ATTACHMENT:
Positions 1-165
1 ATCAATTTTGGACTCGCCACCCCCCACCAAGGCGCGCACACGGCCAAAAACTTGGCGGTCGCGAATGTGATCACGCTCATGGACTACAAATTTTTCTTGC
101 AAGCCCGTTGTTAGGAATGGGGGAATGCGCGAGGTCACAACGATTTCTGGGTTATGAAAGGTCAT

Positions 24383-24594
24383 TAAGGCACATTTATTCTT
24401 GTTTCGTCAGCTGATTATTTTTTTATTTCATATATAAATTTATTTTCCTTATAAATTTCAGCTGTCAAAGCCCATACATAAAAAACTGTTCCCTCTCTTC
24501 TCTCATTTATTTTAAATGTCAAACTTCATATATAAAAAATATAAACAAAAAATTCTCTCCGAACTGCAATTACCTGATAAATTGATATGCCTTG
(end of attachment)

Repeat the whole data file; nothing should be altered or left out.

Positions 1-165
1 ATCAATTTTGGACTCGCCACCCCCCACCAAGGCGCGCACACGGCCAAAAACTTGGCGGTCGCGAATGTGATCACGCTCATGGACTACAAATTTTTCTTGC
101 AAGCCCGTTGTTAGGAATGGGGGAATGCGCGAGGTCACAACGATTTCTGGGTTATGAAAGGTCAT

Positions 24383-24594
24383 TAAGGCACATTTATTCTT
24401 GTTTCGTCAGCTGATTATTTTTTTATTTCATATATAAATTTATTTTCCTTATAAATTTCAGCTGTCAAAGCCCATACATAAAAAACTGTTCCCTCTCTTC
24501 TCTCATTTATTTTAAATGTCAAACTTCATATATAAAAAATATAAACAAAAAATTCTCTCCGAACTGCAATTACCTGATAAATTGATATGCCTTG